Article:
Answers will vary but should include that cost analysis, branding, pricing, and competition all fall under positioning, and this information comes from the managerial accounting staff. It is used to plan for future processes.
Answers will vary but should include the following: Managers must determine what modifications and changes need to be made to operations to get back on track to meet the stated goals and objectives. Managers need to decide if stated goals and objectives should continue to be pursued as they are, or if they should be modified or completely scrapped. Examples may include revising inventory controls to include antitheft tags that trigger an alarm when inventory is moved from an approved location in order to reduce inventory losses; installing more cameras in more strategic locations to further reduce theft from shoplifting; revising the financial metrics such as ratios or other performance measurements to provide more meaningful and timely insight to help determine how to get back on track; investigating why market share has not changed as expected by talking to the sales force and analyzing market data; evaluating same-store sales to understand how to expand sales in accordance with goals and objectives; and investigating why a production process has experienced a bottleneck and how to relieve the pressure in that specific area, such as making sure appropriate raw materials are available in a timely manner to avoid machine shutdowns waiting on materials to arrive.
Reports generated from financial accounting are a compilation of a company’s various transactions and contain aggregated information for the entire company in the form of financial statements. For publicly traded companies, these reports follow the rules set forth by the Financial Accounting Standards Board (FASB). In addition, the financial statements are verified by external auditors. Reports generated by managerial accounting are varied in nature because they are driven by the questions that need to be addressed by management. Different companies and different questions require different reports. Managerial accounting reports are therefore on a more detailed level, such as on a product or division level. There are no specific rules guiding the creation of these reports, and they are usually unaudited.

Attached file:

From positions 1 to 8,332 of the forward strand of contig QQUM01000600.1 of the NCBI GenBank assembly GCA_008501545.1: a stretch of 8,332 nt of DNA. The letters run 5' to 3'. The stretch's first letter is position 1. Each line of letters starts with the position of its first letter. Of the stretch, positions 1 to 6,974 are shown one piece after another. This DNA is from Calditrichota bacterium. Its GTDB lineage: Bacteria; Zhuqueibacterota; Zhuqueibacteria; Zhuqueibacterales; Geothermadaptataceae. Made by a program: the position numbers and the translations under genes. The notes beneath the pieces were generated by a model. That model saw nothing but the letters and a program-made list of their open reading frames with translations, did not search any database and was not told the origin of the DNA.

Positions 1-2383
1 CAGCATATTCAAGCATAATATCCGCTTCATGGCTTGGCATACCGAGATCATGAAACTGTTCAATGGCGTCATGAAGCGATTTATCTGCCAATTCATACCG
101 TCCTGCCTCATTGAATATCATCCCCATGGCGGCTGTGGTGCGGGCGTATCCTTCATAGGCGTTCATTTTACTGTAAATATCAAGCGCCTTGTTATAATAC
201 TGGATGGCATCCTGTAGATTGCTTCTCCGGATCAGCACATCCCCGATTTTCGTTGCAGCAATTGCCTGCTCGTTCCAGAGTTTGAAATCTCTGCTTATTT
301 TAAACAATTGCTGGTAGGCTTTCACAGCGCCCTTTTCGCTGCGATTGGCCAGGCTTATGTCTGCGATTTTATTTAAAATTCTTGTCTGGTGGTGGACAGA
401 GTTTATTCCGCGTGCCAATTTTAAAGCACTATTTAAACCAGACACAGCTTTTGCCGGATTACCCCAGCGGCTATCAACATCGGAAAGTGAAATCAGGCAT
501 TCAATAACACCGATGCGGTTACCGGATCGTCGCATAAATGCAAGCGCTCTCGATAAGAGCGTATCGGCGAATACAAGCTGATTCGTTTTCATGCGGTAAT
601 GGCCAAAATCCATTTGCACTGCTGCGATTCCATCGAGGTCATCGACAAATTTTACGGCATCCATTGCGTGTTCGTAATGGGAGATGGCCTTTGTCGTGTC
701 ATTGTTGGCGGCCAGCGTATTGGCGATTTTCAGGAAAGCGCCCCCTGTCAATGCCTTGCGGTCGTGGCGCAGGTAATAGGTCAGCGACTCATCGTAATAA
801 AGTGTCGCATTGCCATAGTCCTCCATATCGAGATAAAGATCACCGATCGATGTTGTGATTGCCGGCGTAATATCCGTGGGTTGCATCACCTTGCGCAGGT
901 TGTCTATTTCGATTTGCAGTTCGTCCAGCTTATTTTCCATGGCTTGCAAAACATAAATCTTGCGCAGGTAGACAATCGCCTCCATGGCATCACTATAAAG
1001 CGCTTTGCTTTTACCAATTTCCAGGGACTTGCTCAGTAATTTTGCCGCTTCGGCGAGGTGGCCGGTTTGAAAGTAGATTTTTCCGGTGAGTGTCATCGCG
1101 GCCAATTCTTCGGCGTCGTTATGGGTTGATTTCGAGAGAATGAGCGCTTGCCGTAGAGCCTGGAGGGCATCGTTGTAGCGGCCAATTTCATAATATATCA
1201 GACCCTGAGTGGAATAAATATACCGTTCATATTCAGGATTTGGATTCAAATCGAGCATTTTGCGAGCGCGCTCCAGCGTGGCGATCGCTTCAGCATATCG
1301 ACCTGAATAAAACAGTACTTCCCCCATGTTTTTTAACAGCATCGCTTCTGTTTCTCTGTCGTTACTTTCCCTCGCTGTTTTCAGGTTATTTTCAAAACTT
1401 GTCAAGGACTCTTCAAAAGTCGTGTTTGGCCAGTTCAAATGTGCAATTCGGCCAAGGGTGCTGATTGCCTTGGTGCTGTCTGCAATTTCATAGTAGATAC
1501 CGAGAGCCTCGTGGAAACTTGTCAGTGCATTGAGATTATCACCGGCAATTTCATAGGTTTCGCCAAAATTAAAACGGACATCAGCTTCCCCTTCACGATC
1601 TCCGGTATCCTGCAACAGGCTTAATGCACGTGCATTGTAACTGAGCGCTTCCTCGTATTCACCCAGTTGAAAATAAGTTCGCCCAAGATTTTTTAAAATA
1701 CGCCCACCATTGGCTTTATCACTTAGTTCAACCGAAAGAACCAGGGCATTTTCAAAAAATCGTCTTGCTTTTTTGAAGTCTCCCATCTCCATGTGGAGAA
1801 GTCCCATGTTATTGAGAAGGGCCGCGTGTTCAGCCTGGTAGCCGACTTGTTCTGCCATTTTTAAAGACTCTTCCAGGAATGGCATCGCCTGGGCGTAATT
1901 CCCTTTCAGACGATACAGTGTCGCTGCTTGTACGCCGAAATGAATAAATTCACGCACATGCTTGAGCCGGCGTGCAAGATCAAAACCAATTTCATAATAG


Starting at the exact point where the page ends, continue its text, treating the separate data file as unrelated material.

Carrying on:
The primary users of information gathered by managerial accountants are internal users, including management, employees, and officers.
Six qualities a managerial accountant should exhibit are commercial awareness, collaboration, effective communication, strong technology skills, analytical skills, and ethics.
The chain of command for someone being hired into an organization as a staff managerial accounting is: Management accounting supervisor → Controller → CFO → CEO → Board of Directors
Specialization areas for management accountants includes budget analyst, financial analyst, accounting manager, controller, chief financial officer.
Professional business organizations that have a code of ethics include the American Institute of Public Accountants, the Association of Certified Fraud Examiners, the Financial Executives Institute, the American Marketing Association, and National Society of Professional Engineers.
Several accounting scandals involving publicly traded companies (Enron, WorldCom, and Arthur Andersen) led to the act. It was aimed particularly at public accounting organizations that performed audits of publicly traded corporations.